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Teachers from campus preschool present on nurturing curiosity

Published on November 01, 2023

Teachers from campus preschool present on nurturing curiosity

mccarthy and bowersett
Patricia McCarthy (left) and Sabrina Bowersett (right) present their research on their curriculum

Five teachers from the Child and Family Development Resource Center (CFDRC) at Eastern Connecticut State University have conducted research on the importance of nurturing a child’s curiosity and creativity. They were selected to represent Eastern at the recent Connecticut Association for the Education of Young Children conference.

The teachers are Patricia McCarthy, Jacqueline Roman, Sabrina Bowersett, Emily Grogan and Corene Charette.

McCarthy, Roman and Bowersett, in their presentation, “Investigations Curriculum: Nurturing Toddler and Preschool Children’s Competency, Curiosity and Capabilities,” focused on the acknowledgment of independent thinking in young children. Their theories are based on the success of the curriculum used the CFDRC, Eastern's on-campus preschool. McCarthy said their mission was to share these results with the conference attendees to influence them to take a similar approach in their classrooms.

“This is a collaboration of three teachers sharing their experiences based on the center’s philosophy that all young children have potential and are competent, curious and capable of asking and answering their own questions, taking intellectual risks and co-constructing knowledge with teachers, families and peers.” McCarthy said.

charette and grogan
Corene Charette (left) and Emily Grogan (right) present on provocations

Emily Grogan and Corene Charette’s presentation, “Preschool Provocations: Environments that Foster Curiosity and Creativity Across Domains,” was a workshop showing teachers how to encourage spirits of inquiry in children by using found and natural objects in their lessons. These natural objects include various thrifted utensils such as baskets and wooden bowls as well as items fresh from outside, such as seashells and leaves. Using provocations allows teachers to examine children’s communication skills and cognitive reasoning and work with them on how to enhance their trains of thought.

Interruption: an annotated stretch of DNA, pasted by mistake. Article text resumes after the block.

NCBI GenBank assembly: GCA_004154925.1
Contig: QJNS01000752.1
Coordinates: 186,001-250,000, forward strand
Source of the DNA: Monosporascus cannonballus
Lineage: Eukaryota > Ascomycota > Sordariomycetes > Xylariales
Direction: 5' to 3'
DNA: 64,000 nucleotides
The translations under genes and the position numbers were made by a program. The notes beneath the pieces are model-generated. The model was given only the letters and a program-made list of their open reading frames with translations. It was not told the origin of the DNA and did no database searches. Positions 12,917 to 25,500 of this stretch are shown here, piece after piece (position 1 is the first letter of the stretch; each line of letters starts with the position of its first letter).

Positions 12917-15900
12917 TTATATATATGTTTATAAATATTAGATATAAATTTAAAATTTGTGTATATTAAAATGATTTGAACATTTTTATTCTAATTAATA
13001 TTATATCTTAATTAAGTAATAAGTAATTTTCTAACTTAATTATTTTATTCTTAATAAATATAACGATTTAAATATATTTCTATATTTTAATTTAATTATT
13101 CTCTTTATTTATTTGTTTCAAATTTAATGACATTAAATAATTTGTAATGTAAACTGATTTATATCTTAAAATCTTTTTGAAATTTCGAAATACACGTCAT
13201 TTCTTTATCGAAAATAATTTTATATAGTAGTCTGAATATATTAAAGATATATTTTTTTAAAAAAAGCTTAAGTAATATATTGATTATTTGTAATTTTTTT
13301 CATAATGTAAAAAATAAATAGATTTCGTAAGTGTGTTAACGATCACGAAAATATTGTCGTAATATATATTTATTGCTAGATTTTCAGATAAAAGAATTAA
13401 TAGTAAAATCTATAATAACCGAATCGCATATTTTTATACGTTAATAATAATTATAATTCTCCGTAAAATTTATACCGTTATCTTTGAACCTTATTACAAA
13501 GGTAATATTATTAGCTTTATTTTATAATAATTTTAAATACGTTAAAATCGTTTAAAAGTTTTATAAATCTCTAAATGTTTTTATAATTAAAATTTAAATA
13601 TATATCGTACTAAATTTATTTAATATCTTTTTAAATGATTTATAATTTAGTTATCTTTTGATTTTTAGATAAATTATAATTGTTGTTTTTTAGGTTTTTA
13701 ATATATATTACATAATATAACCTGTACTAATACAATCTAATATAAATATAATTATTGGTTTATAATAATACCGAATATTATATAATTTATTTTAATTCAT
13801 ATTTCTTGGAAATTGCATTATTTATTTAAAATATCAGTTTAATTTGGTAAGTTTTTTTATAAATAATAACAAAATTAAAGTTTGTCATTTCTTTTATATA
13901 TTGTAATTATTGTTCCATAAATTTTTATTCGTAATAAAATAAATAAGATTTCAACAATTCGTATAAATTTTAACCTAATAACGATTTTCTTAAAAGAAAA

“We believe that setting up open-ended materials in an inviting way draws children in to explore, especially in areas where they may not typically choose to engage,” said Charette. “Using provocations helps to enhance and develop meaningful exploration and use of materials.”

Charette and Grogan also explained how the use of materials in lessons can be a social activity for children. The variety of objects presented inspire them to use their imaginations and act out scenarios. Imagination is a crucial component of curiosity, which continues the cycle of asking thoughtful questions.

“In our experience, when materials are presented in this way, as opposed to simply dumping over a bucket or basket of toys on a table, there is not only more engagement, but also longer and more meaningful engagement,” said Charette, “The opportunities for play are boundless when presented in an open-ended and purposeful way.”

Both presentations highlighted the importance of allowing children to formulate their own hypotheses and opinions and teaching them how to articulate their thoughts. This instills cognitive thinking skills in children that they can continue to expand on intuitively as they grow.

“We have a high level of respect for the curriculum that the Child and Family Development Resource Center uses and have had the opportunity to work with it for several years,” said McCarthy, “We decided to apply to the conference to share the curriculum with colleagues in early childhood education.”

Written by Elisabeth Craig